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Approaching Conversations on the Intersection of Race and LGBTQ Identity

By: Kendra Gaunt (she/they), Data + AI Product Owner, The Trevor Project

As communities around the world join together in the movement to address systemic racism, white supremacy, and end the unjust killings of Black people in the United States of America, The Trevor Project hears from LGBTQ youth who experience a range of intense emotions and feelings. LGBTQ young people, including those who feel heartfelt solidarity at protests or sadness from seeing how racism and police brutality impacts Black people, are starting conversations about race and their LGBTQ identities all over the country. Many Black LGBTQ young people have been faced with difficult conversations at the intersection of race with non-Black family, friends, colleagues, and peers. As people who hold multiple marginalized identities, there are layers to these conversations that can sometimes feel overwhelming to explore with others — especially those whose lived experiences are different.

The process of having difficult conversations does not begin or end with the discussion itself. It is essential to consider your well-being and safety at each step in the journey. To engage in healthy dialogue, consider how the following approaches can assist you in protecting your mental and emotional health while navigating these conversations.

Before: Prepare yourself for the conversation.

While you cannot control how someone may respond to you, preparing for the conversation can improve your communication skills and increase your confidence. Going into a discussion with some understanding of what you think, how you feel, and what you hope will come from it can help you manage your expectations. After thinking it through, you may decide that you no longer want to have the conversation, and that’s more than okay, too.

To anchor yourself going into these discussions, try thinking about the following prior:

  • What is your degree of comfort with talking about race, police brutality, and white supremacy?
  • What aspect(s) of the topic(s) do you find challenging?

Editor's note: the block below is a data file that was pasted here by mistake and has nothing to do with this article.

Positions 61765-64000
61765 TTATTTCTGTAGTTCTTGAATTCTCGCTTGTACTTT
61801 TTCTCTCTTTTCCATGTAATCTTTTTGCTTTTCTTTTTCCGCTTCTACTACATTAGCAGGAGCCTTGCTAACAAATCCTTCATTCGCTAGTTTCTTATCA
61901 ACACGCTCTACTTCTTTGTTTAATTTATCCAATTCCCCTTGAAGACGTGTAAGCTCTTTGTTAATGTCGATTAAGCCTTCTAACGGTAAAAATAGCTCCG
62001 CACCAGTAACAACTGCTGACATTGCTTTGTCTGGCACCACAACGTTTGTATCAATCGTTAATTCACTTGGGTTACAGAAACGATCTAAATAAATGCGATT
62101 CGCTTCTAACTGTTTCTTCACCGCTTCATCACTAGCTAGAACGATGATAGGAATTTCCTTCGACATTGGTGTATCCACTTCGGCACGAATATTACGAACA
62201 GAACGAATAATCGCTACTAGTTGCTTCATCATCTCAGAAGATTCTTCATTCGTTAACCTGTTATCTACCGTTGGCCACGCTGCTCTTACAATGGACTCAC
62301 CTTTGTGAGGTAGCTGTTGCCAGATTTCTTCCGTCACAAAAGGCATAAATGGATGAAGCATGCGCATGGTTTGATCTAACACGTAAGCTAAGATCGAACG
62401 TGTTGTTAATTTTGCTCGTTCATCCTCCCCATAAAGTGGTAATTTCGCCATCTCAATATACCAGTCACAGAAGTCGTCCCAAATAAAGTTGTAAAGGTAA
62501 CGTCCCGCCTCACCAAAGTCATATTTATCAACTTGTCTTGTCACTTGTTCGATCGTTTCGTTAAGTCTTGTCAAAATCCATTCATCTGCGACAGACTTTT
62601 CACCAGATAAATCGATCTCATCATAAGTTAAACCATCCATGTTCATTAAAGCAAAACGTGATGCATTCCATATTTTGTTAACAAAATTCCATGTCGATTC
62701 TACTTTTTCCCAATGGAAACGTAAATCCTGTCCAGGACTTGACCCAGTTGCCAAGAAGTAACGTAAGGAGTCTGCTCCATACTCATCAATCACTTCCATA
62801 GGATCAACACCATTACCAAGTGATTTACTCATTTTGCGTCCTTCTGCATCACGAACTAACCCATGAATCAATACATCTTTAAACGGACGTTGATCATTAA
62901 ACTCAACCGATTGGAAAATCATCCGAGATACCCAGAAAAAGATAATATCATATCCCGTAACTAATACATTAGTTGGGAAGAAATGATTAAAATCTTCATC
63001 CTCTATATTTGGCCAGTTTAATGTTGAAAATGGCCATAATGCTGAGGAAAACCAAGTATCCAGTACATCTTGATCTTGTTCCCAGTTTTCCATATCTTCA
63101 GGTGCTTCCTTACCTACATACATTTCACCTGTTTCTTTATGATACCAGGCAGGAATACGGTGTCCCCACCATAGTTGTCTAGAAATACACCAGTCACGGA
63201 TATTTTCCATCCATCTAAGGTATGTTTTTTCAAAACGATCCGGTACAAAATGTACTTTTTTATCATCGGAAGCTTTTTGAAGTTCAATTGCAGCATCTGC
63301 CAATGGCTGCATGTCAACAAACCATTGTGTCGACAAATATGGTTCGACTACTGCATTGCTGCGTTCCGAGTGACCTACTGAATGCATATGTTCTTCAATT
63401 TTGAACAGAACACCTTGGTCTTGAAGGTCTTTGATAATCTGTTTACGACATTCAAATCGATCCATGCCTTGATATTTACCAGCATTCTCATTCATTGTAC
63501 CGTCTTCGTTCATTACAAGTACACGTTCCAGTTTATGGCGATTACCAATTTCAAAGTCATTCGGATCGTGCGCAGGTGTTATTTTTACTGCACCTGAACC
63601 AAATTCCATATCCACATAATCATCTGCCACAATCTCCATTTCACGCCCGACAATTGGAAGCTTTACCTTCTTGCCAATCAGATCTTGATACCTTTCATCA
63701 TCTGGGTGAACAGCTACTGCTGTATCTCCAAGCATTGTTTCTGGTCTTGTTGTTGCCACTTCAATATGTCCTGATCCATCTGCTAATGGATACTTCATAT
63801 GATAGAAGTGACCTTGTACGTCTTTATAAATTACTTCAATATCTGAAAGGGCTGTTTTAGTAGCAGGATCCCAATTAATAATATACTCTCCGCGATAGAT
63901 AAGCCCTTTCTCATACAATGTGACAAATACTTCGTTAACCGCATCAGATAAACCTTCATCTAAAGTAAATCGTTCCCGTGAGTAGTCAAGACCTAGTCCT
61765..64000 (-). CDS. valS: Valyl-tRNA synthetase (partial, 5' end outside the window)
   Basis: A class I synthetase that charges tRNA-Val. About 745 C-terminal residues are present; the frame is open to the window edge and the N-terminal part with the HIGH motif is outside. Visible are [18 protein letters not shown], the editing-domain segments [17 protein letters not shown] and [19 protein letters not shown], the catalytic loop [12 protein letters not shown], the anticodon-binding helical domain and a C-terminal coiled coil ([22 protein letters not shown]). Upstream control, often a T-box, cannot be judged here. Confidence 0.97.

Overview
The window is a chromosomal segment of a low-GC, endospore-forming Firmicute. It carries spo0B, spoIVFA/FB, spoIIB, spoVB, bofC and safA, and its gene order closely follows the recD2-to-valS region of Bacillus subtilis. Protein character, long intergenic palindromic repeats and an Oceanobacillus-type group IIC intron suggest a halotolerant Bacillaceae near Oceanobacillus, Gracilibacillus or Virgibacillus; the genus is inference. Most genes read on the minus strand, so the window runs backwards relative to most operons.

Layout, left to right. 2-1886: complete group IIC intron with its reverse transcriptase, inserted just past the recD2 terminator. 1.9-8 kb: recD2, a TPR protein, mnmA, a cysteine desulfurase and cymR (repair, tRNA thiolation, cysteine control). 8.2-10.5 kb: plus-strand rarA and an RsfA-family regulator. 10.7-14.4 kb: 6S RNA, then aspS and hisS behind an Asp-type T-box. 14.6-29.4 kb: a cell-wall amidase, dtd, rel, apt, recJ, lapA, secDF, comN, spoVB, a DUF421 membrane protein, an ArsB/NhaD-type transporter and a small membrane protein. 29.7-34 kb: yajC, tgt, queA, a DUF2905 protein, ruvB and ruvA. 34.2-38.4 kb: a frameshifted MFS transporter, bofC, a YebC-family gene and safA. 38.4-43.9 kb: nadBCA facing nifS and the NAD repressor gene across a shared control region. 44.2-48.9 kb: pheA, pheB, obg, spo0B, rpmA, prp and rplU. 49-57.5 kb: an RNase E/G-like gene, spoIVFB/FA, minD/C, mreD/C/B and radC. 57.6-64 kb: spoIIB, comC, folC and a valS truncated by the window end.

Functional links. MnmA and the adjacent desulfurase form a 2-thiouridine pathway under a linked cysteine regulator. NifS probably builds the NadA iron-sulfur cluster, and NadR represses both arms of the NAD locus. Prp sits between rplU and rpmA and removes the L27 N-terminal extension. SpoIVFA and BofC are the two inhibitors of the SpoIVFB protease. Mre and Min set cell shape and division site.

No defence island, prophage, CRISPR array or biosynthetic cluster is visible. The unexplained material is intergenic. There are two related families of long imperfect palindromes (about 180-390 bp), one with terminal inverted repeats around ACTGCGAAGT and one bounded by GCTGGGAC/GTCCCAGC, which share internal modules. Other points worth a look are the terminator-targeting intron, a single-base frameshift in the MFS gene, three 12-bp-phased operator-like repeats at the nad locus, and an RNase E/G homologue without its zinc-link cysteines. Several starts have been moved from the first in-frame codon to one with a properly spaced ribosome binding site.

• What research might help you in communicating your viewpoint?
  • What is your motivation for having the conversation?
  • What benefits do you think will come from having the conversation?
  • What are your assumptions about the other person’s/people’s understanding?
  • What environment and time do you think will be the safest to ask someone to engage in a conversation with you?
  • What are the ground rules for the conversation?
  • What is your plan if the conversation reaches a point where you need to take a break or no longer feel safe? (This can include, but is not limited to, alternative arrangements for housing, food, or transportation.)
  • If this is your first time discussing your sexual orientation or gender identity with them, you may want to reference The Trevor Project’s Coming Out: A Handbook for LGBTQ Young People and our Guide to Being an Ally to Transgender and Nonbinary Youth.

If there are a lot of thoughts floating around and you need help organizing them, try reaching out to someone you trust and ask them to practice. You can also have a conversation with yourself out loud or by writing it down. Any of these approaches can be helpful exercises in refining what you want to convey. Additionally, if you would find it helpful to have moral support throughout the conversation, invite someone you both know to be present during the discussion.

During: Remember your boundaries.